Continuing, let us determine from Scripture why and when the “first” heaven of Rev. 21:1 will “pass away”. We read in II Peter 3:7, “But the heavens and the earth which are now, by the same word are kept in store, reserved unto fire against the day of judgment……”. This verse tells us that the heavens about which Peter wrote are reserved “against the day of judgment”. Verse 10 of this chapter explains when that judgment will take place.  That verse reads, “But the day of the Lord will come as a thief in the night; in the which the heavens shall pass away with a great noise, and the elements shall melt with the fervent heat…..”. It is clear that the heavens about which Peter wrote will be destroyed (pass away) in the day of judgment, i.e. “the day of the Lord”.

I believe we are now prepared to address the seeming contradiction in Rev. 21:1. Again, that verse seems to say that it is the heaven of Gen. 1:1 which will be destroyed. But Peter wrote that the heavens will be destroyed in judgment.  That implies that they will be destroyed  because there will be sin in those heavens. Surely a holy God does not now dwell with sin. As will be proved below, God dwells in the heavens of Gen. 1:1 and because a holy God does not dwell with sin, we may conclude that the heavens that are being held for judgment are not the heavens of Gen. 1:1 but rather the heavens of Gen. 1:6-8.

Why then did John write in Rev. 21:1 that it would be the “first” heavens that “pass away”.  I believe it was because the heavens of Gen. 1:6-8 are the first heavens in relation to Israel.  That is to say, just as the term “heavens of heavens” is used of the heavens of Gen. 1:6-8 because those heavens are the only ones ever referred to in relation to Israel, so too, John wrote of the heavens of Gen. 1:6-8 as the “first” because it is only those heavens that are used in relation to Israel.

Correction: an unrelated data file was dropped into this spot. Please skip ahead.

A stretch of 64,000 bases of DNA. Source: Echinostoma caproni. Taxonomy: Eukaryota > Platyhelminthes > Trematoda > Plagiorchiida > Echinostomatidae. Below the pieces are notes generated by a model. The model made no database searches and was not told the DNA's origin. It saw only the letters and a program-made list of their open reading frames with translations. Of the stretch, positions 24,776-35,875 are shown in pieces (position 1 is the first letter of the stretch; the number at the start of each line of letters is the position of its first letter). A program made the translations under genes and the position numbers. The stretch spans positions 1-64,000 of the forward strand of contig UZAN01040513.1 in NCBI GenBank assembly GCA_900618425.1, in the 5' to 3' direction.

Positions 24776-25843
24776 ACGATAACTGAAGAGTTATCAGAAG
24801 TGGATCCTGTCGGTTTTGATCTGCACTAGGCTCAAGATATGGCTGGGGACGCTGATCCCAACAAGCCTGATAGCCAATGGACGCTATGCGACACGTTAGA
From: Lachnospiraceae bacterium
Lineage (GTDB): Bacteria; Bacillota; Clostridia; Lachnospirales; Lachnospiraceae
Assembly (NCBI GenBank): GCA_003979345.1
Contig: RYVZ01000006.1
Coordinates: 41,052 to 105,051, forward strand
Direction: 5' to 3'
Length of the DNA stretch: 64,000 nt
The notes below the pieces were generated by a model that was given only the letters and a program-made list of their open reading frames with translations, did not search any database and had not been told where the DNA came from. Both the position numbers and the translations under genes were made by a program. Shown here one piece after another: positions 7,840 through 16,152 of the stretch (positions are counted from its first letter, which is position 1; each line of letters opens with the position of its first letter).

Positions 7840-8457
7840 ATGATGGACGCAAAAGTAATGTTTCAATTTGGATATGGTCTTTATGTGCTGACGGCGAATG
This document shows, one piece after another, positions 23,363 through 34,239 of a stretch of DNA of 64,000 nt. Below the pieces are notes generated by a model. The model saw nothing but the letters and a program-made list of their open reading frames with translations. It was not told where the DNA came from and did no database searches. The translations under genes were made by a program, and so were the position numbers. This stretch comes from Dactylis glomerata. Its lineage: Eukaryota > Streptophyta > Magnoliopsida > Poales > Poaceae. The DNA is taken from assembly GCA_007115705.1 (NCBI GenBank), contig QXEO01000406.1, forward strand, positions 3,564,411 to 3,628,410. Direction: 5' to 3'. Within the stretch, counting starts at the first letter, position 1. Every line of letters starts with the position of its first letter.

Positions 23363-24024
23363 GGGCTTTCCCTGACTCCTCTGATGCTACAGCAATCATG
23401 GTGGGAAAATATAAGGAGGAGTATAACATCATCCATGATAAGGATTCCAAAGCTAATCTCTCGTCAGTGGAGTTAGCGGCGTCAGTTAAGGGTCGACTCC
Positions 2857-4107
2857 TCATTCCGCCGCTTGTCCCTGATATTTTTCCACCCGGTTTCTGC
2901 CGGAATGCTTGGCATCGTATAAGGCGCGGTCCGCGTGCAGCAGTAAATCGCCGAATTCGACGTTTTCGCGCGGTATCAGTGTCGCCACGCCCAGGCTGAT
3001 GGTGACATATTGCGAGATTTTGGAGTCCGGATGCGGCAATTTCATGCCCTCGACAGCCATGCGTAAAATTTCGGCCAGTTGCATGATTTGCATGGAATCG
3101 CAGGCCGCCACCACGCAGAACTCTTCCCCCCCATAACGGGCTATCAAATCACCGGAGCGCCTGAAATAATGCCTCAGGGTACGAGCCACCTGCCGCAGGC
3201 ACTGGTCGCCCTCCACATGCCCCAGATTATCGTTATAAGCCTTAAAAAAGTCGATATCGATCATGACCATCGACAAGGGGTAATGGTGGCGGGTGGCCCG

In Which Heaven is Christ Seated? 

One would expect that it would be the highest heaven to which Christ was raised, i.e. the heavens of Gen. 1:1 which is above the waters and above the heavens of Gen. 1:6-8. As the reader will see as we compare Heb. 4:14 with Eph. 4:10, Scripture does indeed attest to that expectation.

First let us consider Heb. 4:14 which reads, “Seeing then that we have a great High Priest, That is passed into the heavens, Jesus the Son of God”. The answer to the question of which heaven Christ is seated is found, in part, in the Greek phrase “passed into”.  As will be shown below, the Greek reads, “passed through”, i.e. Christ passed through the heavens.

Dr. Robertson wrote, “Who hath passed through the heavens (διεληλυτοτα τους ουρανους — dielēluthota tous ouranous). Perfect active participle of διερχομαι — dierchomai state of completion. Jesus has passed through the upper heavens up to the throne of God”.

And Dr. Adam Clarke wrote, “Having passed through these veils, he went immediately to be our Intercessor:”

So Heb. 4:14 tells us that Christ passed through the heavens. But we know from Eph. 1:20 that Christ is seated IN heaven. That verse reads, “….set Him at His own right hand in the heavenly places”. (A different view of Eph. 1:20 will be discussed below in Appendix II). In other words, there seems to be a contradiction between Hebrews which tells us that Christ passed through the heavens, and Ephesians which tells us that Christ is seated in heaven. That is to say, if He had passed through the heavens, He would not be seated in heaven.

In order to address this seeming contradiction let us add Eph. 4:10 to this discussion, “He That descended is the same also That ascended up far above all heavens”. But again, we know from Eph. 1:20 that Christ is in heavenly places.  How then are we to understand the phrase that says that He is “above all heavens”? All is clear when we consider the fact that the Greek has “all the heavens”, i.e. Christ is far above all the heavens”. The definite article “the” limits the noun “heavens”.